07 May 2016

Facing Sadness

Ok, I think it's time to talk about the bomb I dropped in my last post, and specifically how I've been dealing with it. 

Lately, I've had a major case of the sads. It's hard not to let that fear and doubt seep into those tiny fissures in your heart-- especially if you current state means you do nothing in your quest to get pregnant for at least the three moremonths. Infertility really sucks sometimes (really, ALL the time). 



I've gone through an emotional dip like this before-- the LAST time we were told that needed to extend our Australia stay. Back then, I had myself a good, long ugly-cry about it.  And (after a date with a box of ferro-rochers), my bro-in-law, Andrew, called with some of the best advice I'd ever received. He said:

"Jess, maybe you should consider what it is that you *really* want. Yes, you want a baby, but what PART about having a baby are you actually wanting? What is it that you want to FEEL?"

That struck me as a pretty profound question, so I gave it some serious thought. What I really have wanted is something small and cuddly-- something whose little mind I could mold, someone that I could name, and whose story I could be apart of. Those were the things I wanted to feel. 

Earlier that year, my sister-in-law Mary had shown me how to make waldorf dolls. They were these beautiful natural fibre dolls, but I never thought I would have enough time to learn how to make them. The more I thought about it though, the more I realised these little dolls would satisfy most of those things on my list.

No, a doll is not the same as a baby, but it was something. And in that moment I needed something real to put my heart into. 

After researching, and buying, and stitching, I began to see just how healing the creative process could be. I really believe there is something divine about our ability to create and transform simple materials into art. The more a felted, and sewed, and knitted, the more regulated I felt, and the more I felt those little fissures in my heart starting to close.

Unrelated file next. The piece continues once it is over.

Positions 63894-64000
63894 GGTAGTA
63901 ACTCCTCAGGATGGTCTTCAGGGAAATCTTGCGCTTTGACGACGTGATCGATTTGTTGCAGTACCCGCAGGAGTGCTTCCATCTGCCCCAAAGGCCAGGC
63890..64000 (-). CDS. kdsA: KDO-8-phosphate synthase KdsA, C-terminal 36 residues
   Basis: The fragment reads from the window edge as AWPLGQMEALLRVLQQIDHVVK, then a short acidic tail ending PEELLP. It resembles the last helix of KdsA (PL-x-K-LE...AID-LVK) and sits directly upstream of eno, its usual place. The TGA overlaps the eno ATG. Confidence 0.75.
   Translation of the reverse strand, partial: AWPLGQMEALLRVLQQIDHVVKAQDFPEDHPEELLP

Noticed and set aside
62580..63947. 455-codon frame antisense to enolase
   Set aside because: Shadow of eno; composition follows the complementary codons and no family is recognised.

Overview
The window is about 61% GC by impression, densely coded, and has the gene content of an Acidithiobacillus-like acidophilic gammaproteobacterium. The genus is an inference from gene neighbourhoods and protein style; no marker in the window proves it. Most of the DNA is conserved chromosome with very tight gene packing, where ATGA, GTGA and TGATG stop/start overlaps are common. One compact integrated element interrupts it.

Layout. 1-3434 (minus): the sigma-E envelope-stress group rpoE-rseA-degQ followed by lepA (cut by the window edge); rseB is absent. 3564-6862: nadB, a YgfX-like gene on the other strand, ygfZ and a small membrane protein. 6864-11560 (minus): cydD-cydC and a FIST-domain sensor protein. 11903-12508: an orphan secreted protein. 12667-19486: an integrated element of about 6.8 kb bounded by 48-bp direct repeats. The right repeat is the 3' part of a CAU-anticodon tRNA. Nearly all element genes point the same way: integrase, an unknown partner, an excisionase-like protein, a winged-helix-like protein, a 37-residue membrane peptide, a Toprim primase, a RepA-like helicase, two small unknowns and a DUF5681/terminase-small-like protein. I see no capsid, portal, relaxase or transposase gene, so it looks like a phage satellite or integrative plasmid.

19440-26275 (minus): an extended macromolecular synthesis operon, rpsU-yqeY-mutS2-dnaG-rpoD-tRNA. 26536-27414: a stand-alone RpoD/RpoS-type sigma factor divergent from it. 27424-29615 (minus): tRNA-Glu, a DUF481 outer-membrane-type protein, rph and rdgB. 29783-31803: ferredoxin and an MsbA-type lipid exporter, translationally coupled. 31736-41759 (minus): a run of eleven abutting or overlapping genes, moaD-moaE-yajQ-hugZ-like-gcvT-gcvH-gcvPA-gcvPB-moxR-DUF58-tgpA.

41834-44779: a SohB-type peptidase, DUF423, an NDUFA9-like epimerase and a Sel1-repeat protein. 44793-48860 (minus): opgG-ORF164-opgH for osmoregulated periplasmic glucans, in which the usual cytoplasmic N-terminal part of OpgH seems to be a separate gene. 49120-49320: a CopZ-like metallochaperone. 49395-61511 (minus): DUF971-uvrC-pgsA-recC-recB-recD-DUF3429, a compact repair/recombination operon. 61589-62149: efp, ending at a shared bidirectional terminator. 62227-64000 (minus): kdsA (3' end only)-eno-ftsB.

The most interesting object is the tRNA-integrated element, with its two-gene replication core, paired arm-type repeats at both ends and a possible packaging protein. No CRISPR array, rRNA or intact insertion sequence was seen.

So now, I'd like to introduce you to my first doll, Molly. I designed her after a cloth doll my mom made for me one Christmas when I was about four. My first Molly was beautiful and simple, with hair made out of strips of white muslin cut with pinking sheers. Mom had made us matching black and white dresses with red ribbons and watermelon buttons. My Molly doll was perfect.

This is the only photo I have of my original Molly. We're wearing our matching dresses, hair ribbons and bloomers.


My new Molly took me many, many, many hours, especially since I decided to do all the patterning for the doll and her clothes by myself (seriously would have saved so many hours if I'd just bought one). I also opted to weft my own wig from loose fibre, which, in hindsight was painfully naive. Still, I'm rather happy with how she turned out. She's made out of tightly felted English wool and organic Swiss tricot. 



Anyway, this little cutie is headed to my mama... My mom has always loved and collected dolls and it only makes sense that she should have her. 

One of the many things I've learned (or really RE-learned) in the process of making these dolls is that when you are faced with sadness, create. 

Create, create, CREATE!

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